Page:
The LG G Flex is an Android phablet developed and manufactured by LG. First unveiled by the company on October 27, 2013 for a release in South Korea, and carrying similarities to its G2 model, the smartphone is the company’s first to incorporate a flexible display, along with a “self-healing” rear cover which can repair minor abrasions on its own.
The G Flex was met with mixed reviews by critics, who characterized the device as a proof of concept for early adopters rather than a device targeted towards the mass market. While the G Flex was praised for its durability, performance and the visibility of its screen, it was panned for being too similar in hardware, software, and design to the G2, having a relatively lower screen resolution in comparison to other recent smartphones, and presenting no compelling justification for the curved display in relation to the device’s high price.
The G Flex’s physical design resembles that of the LG G2, consisting of a polycarbonate shell with a curvature of 700 millimetres (28 in), with volume and power buttons located on the rear of the device directly below the camera—the power button also contains an LED lamp which can be used as a notification light. The rear casing of the G Flex carries a “brushed metal” look and features a “self-healing” coating which can repair minor scratches and abrasions made to it. LG claimed that the curved design would be more “natural” when held to the head for conducting phone calls, and would reduce the level of glare on the display. While the phone can withstand being bent—having been being bent a hundred times with 88 pounds (40 kg) of pressure during internal testing without any permanent damage to its form, LG chose to maintain a level of rigidity to the G Flex’s design in order to ensure a “premium” feel. The G Flex’s internal hardware is almost identical to the G2, with a 2.26 GHz quad-core Snapdragon 800 processor with 2 GB of RAM, support for LTE or LTE Advanced networks where available, 32 GB of internal storage, and an infrared emitter. Unlike the G2, however, the G Flex’s display is a 6-inch (15 cm), 720p, flexible OLED display coated with Gorilla Glass, and it also incorporates a non-removable 3500 mAh battery specifically optimized for the G Flex’s curved form factor.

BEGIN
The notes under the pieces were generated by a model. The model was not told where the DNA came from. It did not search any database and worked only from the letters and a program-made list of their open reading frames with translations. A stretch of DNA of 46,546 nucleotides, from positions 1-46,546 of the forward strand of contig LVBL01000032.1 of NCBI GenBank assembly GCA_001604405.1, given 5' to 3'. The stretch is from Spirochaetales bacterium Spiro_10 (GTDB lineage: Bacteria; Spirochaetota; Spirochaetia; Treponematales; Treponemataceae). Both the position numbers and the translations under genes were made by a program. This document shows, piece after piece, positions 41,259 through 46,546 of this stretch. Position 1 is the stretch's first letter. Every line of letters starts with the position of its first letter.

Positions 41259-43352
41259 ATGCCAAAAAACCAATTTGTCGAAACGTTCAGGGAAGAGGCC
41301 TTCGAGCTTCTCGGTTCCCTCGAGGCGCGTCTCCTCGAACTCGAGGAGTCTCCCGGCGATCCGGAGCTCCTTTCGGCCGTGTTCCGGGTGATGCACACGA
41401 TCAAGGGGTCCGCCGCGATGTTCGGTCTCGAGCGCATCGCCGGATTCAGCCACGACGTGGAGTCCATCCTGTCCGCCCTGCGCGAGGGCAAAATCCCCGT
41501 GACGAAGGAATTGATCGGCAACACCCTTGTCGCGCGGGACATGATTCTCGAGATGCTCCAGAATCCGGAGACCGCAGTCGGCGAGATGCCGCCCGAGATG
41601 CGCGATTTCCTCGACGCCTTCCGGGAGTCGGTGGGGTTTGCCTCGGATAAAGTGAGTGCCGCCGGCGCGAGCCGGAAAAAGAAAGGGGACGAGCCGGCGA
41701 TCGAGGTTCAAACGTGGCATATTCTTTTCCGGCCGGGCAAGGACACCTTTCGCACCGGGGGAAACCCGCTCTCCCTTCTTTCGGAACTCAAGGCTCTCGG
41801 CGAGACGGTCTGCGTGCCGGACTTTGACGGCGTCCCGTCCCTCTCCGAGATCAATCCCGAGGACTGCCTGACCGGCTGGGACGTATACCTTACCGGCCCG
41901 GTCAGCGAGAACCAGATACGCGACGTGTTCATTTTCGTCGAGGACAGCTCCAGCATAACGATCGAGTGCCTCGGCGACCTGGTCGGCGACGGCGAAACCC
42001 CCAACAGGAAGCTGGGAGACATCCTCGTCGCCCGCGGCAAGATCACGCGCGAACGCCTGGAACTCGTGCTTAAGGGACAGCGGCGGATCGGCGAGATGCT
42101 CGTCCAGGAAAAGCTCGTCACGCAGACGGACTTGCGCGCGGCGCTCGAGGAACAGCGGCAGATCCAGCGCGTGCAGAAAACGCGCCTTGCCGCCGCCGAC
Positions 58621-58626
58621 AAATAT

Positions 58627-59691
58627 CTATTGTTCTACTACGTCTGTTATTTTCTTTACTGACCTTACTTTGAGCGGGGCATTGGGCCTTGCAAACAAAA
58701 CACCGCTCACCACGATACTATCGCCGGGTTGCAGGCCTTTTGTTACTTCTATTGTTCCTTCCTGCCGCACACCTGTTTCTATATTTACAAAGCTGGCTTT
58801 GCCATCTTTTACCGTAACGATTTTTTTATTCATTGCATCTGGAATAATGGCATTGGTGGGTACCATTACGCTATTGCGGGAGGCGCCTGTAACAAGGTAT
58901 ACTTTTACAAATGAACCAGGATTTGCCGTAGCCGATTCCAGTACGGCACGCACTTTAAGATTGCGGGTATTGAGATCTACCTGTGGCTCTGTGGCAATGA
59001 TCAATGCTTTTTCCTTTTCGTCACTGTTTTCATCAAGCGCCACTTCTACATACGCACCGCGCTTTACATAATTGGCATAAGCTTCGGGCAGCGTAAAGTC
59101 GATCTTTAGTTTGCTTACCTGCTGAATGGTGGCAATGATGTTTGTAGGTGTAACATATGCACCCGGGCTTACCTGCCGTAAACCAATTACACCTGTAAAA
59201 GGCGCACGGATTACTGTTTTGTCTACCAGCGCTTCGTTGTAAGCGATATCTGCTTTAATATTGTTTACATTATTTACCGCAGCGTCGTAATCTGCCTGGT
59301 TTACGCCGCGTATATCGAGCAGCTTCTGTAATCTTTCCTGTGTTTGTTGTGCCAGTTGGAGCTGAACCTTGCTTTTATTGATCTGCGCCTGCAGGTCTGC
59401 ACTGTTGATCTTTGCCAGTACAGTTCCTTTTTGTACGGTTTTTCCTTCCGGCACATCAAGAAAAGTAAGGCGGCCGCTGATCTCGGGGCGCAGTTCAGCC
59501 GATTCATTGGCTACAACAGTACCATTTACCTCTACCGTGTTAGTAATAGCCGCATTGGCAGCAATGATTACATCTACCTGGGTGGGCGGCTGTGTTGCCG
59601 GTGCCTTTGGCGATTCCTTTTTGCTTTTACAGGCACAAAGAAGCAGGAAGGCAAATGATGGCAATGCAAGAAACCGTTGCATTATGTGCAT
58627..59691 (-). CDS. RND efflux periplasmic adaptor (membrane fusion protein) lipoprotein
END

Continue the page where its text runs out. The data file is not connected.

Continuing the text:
The G Flex ships with Android 4.2.2 “Jelly Bean” with a similar user interface and software to the G2, with the addition of a “dual-window” split-screen multitasking mode, and alongside the G2’s existing optimization options for one-handed use, the ability to slide all of the on-screen navigation keys to one side of the screen. Aside from the lack of optical image stabilization (which was excluded because it would make the image sensor too tall for the device’s body), the G Flex’s 13-megapixel camera is similar to the G2, with the addition of a new “Face Tracking” shooting mode to assist users in taking photos containing themselves “Selfies” with the rear-facing camera, which automatically focuses on the user’s face, and uses the power button’s notification LED as a status light